Endoplasmic Reticulum and golgi
Use sugar coated candy belts of different colors for these organelles. Place some candy belts attached to the nucleus to resemble ER. Place candy belts of a different color into the cytoplasm to show the golgi apparatus.
You can attach tiny yellow or orange sugar balls onto the candy belt ER and spread some onto the creamy cytoplasm to denote ribosomes.
Toothpicks and Name Flags
Your edible plant cell is almost done, all you need to do now is mark the cell parts with toothpicks. Make small flags and write the names of the organelles and glue them to the toothpick head.
Making a Plant Cell Using a Shoe Box
You can make a much simpler model by taking simple household items to represent the different parts. These are much easier to make, all you need is a cardboard box, cotton and some yarn.
You can make a much simpler model by taking simple household items to represent the different parts. These are much easier to make, all you need is a cardboard box, cotton and some yarn.
Take a shoe box and color it green or simply cover it up with green paper (from inside and outside).
The sides of the box itself resemble the cell wall.
Take some dark green clay and roll it into long rope. Place it on the base of the box along the seam and prepare a boundary.
Fill up the space within this boundary with cotton to denote the cytoplasm.
Using green clay, model out flat oval discs and attach green beads or buttons onto it. Place these clay chloroplasts evenly on the cotton base.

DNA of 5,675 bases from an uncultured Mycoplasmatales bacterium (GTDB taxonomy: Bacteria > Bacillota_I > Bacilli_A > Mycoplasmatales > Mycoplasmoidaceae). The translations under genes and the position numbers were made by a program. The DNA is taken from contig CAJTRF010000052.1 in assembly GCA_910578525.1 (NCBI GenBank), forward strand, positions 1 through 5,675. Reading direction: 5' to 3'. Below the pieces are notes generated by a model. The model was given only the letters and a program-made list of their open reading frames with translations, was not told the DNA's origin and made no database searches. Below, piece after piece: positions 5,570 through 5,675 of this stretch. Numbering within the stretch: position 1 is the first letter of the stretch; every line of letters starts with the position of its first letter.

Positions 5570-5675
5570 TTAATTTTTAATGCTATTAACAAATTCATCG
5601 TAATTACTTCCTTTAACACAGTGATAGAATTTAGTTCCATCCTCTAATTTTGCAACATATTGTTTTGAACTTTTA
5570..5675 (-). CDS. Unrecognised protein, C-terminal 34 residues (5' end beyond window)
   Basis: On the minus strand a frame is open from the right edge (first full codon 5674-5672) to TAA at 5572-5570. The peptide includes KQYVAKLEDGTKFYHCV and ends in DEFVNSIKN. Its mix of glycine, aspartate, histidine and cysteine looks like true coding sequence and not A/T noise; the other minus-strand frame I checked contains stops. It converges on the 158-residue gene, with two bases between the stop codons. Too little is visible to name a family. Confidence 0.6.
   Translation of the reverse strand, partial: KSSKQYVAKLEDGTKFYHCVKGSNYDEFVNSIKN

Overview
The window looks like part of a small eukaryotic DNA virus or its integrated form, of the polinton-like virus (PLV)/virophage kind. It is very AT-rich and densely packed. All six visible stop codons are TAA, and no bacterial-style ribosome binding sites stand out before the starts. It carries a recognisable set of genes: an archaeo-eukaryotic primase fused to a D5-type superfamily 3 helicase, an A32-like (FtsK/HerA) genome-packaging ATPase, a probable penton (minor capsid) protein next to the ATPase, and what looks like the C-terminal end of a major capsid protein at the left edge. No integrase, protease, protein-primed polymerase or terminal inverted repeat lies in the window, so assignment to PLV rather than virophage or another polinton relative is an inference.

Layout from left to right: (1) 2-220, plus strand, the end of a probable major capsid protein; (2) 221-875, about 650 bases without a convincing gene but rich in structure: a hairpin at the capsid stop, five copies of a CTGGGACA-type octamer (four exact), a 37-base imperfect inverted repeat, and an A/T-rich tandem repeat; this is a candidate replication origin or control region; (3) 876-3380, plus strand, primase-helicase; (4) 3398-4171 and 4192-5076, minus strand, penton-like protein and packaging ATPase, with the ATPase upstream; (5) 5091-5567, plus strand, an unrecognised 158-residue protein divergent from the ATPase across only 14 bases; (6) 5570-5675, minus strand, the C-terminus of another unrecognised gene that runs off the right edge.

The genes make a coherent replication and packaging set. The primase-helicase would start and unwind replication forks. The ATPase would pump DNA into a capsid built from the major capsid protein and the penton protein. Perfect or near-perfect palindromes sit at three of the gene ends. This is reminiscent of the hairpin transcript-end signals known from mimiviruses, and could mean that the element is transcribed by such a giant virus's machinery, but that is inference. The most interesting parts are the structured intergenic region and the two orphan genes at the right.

Roll up a cotton ball about the size of an egg and spray it with some light yellow paint. Place it in one corner of the base but within the clay cell membrane.
Take some newspaper or any regular paper, dip it in water and roll it up tightly into a ball. Let it dry. Now, paint it black and allow the paint to dry. Place this ball in the box as the nucleus of your cell.
Model out 3-4 oval-shaped balls using yellow or orange clay and place them throughout the cotton cytoplasm to resemble mitochondria.
Endoplasmic Reticulum and golgi
Use some thick black yarn and place it attached to the nucleus to signify ER and place some in the cotton cytoplasm to denote golgi apparatus.
You can add tiny yellow clay balls onto the ER and onto the cotton cytoplasm to show ribosomes.
Toothpicks and name flags
Label your cell using toothpicks and name flags.
Learning to make plant cell models is the best way to learn and enjoy biology as well as to perform well in school science fair projects. Hopefully, the aforementioned methods will assist you when it's time for you to make one for your class assignment. As for the teachers, they may use these to show the class how the plant structure looks and how to go about making them at home.

Cells are the Starting Point